(author photo: witch outside a puppet shop in Prague's old city)
Old Woman Nature
naturally has a bag of bones
tucked away somewhere.
a whole room full of bones!
A scattering of hair and cartilage
bits in the woods.
A fox scat with hair and a tooth in it.
a bone flake in a
A purring cat, crunching
the mouse head first,
eating on down toward the
The sweet old woman
calmly gathering firewood in the
moon. . .
Don't be shocked,
She's heating you some soup.
"Old Woman Nature" by Gary Snyder
Last month I devoured Hagitude, Sharon Blackie's new book about the initiation into elderhood for women. One of the invitations I most appreciated involves embracing the "loathly lady", the figure of the ugly old woman that arouses so much fear and disgust in our patriarchal culture.
In fairytales about the loathly lady, the premise of the story often turns on a young and attractive man being presented with an ugly old woman as a potential partner. If he accepts her as she is, she magically transforms into a young and beautiful woman. To me this seems like a variation on the standard theme of a man having the power to change a woman's state, i.e. a prince's kiss bringing Sleeping Beauty back to life or making Cinderella into a queen. In patriarchal terms this is true at one level: being associated with or attached to a man is what gives a woman both her status and a place in society. Once you lose your looks and/or the ability to procreate—i.e. once you are no longer a resource in your own right—you become disposable, invisible, a non-entity.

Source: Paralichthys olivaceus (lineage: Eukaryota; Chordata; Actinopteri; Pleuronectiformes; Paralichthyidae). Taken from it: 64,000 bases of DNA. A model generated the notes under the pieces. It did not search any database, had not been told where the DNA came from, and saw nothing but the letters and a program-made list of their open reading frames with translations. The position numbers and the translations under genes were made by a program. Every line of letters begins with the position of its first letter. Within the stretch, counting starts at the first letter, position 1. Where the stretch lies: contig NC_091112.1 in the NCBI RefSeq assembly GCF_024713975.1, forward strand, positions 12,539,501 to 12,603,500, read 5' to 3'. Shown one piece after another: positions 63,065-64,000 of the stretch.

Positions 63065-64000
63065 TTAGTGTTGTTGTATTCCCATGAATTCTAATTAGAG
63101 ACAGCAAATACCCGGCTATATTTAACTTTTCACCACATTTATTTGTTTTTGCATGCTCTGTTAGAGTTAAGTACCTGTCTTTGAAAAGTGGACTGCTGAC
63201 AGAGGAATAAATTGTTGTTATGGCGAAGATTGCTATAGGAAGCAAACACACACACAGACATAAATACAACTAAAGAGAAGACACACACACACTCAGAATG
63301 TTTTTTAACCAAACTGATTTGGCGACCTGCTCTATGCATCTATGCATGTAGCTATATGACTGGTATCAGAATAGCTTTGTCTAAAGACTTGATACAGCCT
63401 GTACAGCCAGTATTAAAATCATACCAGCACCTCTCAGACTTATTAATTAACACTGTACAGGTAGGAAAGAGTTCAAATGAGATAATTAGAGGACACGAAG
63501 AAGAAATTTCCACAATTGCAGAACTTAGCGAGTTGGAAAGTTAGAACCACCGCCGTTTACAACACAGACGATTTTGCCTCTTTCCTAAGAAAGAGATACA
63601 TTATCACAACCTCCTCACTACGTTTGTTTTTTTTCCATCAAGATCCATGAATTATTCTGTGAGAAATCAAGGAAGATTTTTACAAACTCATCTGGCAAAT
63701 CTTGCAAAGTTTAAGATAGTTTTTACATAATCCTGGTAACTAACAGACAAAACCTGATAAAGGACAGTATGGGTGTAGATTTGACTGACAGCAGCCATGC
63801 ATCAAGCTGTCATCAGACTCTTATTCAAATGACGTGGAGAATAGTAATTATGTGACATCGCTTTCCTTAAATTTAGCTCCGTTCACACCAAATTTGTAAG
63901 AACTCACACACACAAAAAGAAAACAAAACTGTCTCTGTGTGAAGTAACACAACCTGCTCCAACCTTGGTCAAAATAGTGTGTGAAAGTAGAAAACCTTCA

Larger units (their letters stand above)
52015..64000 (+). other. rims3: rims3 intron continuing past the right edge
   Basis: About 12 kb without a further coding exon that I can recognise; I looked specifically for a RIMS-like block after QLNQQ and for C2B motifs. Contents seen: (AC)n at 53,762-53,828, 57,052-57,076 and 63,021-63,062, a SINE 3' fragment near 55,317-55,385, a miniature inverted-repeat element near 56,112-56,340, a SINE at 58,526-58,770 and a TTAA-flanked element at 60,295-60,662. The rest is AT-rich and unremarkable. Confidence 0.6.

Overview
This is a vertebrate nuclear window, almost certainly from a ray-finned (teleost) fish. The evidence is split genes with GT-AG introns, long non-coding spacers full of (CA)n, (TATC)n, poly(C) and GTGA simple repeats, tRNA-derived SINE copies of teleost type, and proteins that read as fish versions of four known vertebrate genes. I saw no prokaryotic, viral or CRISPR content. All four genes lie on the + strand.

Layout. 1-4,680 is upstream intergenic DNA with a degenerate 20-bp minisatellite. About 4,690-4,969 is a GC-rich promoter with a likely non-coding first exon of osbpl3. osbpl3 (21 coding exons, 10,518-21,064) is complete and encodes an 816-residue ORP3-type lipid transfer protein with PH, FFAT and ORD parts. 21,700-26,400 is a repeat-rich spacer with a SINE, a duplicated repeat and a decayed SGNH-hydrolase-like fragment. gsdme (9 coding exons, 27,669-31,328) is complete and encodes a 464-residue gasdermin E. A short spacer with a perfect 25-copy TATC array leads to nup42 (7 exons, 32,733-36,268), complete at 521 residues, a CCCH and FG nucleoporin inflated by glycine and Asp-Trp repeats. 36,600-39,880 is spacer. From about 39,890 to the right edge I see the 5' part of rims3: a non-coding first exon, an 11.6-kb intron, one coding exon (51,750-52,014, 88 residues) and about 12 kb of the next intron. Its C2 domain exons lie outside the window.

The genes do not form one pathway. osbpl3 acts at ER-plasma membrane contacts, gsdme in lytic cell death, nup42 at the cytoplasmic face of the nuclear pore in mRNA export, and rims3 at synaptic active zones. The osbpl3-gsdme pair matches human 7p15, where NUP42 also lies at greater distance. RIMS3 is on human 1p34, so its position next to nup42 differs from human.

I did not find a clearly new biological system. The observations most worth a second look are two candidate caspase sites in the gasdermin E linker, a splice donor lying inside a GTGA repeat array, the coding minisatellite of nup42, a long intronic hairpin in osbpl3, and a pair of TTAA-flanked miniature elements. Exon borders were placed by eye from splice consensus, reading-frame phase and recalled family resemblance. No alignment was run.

Thus for women, being afraid of ageing isn't (just) about vanity: it's about survival.
To embrace the loathly lady, then, takes courage. It's about rejecting the conditions under which your presence is merely tolerated and claiming your right to exist, full stop.
I also see it as claiming the gifts of the "sweet old woman" described in the poem above. On one hand, she has a home full of bones, and even her cat is munching happily on the skull of a mouse, yet at the same time she is heating you some soup. In other words, she is weaving death and life together at every moment. Her wisdom lies in knowing they were never separate to begin with, and in no longer identifying with the body or other forms.
When I was imagining the old woman of the poem, I started to hear an echo of Mevlana Rumi in my mind.
This world is like a tree,
and we are the half-ripe fruit upon it.
Unripe fruit clings tight to the branch
because, immature, it's not ready for the palace.
When fruits become ripe, sweet and juicy,
then biting their lips, they loosen their hold.
When the mouth has been sweetened by felicity,
the kingdom of the world loses its appeal.
[Mathnawi: III, 1293-1295]
Spiritual and bodily maturity are not necessarily the same things; however, what Hagitude helped me to see is that the physical process of ageing is meant to help us toward spiritual maturity. May our loosening flesh help us let go of the tree of the world and sweeten with felicity inshallah!